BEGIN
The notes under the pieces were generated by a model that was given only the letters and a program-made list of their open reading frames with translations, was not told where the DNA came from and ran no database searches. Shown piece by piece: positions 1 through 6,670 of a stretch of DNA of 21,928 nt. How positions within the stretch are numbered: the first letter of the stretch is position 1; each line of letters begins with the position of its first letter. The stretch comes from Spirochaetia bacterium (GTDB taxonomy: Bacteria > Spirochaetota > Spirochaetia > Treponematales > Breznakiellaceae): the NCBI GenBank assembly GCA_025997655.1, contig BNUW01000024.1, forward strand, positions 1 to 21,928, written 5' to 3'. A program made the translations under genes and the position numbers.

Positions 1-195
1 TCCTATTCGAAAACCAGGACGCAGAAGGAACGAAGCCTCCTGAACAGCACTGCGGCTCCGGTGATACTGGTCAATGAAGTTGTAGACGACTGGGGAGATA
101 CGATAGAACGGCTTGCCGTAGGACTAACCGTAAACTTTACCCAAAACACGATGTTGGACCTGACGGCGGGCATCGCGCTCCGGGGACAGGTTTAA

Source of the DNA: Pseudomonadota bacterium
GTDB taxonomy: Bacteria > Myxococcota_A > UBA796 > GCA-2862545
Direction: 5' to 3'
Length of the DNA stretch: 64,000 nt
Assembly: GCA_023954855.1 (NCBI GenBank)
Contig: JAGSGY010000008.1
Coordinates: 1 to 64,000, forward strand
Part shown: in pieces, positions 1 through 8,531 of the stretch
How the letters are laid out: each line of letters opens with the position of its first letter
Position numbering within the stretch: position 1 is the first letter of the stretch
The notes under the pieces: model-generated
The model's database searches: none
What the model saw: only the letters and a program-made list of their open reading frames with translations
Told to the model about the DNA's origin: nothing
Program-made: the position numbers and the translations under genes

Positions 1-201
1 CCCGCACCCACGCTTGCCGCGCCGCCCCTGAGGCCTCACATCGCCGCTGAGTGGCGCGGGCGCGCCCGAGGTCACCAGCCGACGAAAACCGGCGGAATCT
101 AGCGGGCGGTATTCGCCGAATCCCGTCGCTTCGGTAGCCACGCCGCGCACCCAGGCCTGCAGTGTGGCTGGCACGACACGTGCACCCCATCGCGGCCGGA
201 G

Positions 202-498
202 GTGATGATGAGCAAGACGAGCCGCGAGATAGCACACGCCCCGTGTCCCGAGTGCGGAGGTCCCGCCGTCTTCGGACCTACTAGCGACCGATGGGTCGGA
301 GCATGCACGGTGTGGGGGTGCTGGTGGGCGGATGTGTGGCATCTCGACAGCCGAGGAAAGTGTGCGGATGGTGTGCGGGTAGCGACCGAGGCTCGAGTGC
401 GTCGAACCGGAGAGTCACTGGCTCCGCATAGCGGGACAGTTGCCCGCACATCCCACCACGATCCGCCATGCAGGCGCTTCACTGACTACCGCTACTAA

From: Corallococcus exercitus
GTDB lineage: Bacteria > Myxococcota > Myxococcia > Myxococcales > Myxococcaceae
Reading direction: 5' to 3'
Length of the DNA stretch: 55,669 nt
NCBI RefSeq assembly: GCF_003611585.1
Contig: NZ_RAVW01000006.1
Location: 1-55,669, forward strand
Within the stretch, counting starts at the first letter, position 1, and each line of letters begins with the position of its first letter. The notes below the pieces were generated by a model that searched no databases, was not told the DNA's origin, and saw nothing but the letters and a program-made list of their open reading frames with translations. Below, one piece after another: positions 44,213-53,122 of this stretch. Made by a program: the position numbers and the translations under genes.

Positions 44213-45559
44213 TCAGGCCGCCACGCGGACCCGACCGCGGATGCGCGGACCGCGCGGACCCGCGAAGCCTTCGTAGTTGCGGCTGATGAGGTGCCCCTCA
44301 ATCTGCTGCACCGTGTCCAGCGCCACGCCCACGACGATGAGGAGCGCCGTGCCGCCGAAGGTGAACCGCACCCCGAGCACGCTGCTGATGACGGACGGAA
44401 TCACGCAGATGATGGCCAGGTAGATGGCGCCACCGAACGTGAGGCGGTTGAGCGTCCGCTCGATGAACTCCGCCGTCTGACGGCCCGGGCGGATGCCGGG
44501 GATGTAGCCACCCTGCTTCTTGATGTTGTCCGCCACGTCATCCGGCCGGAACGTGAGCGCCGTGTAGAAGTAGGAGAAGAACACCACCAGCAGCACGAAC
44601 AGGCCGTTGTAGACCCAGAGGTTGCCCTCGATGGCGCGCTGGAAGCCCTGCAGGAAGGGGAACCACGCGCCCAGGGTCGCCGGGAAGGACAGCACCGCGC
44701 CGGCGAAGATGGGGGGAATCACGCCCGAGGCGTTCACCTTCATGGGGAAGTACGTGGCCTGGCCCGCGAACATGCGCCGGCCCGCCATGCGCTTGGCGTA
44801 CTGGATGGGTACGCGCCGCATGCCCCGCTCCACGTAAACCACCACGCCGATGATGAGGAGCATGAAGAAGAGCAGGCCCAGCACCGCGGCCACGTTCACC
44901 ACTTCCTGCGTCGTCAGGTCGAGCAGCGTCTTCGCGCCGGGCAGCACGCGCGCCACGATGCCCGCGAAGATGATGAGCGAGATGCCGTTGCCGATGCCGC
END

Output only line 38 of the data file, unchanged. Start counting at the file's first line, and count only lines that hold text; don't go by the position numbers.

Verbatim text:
44301 ATCTGCTGCACCGTGTCCAGCGCCACGCCCACGACGATGAGGAGCGCCGTGCCGCCGAAGGTGAACCGCACCCCGAGCACGCTGCTGATGACGGACGGAA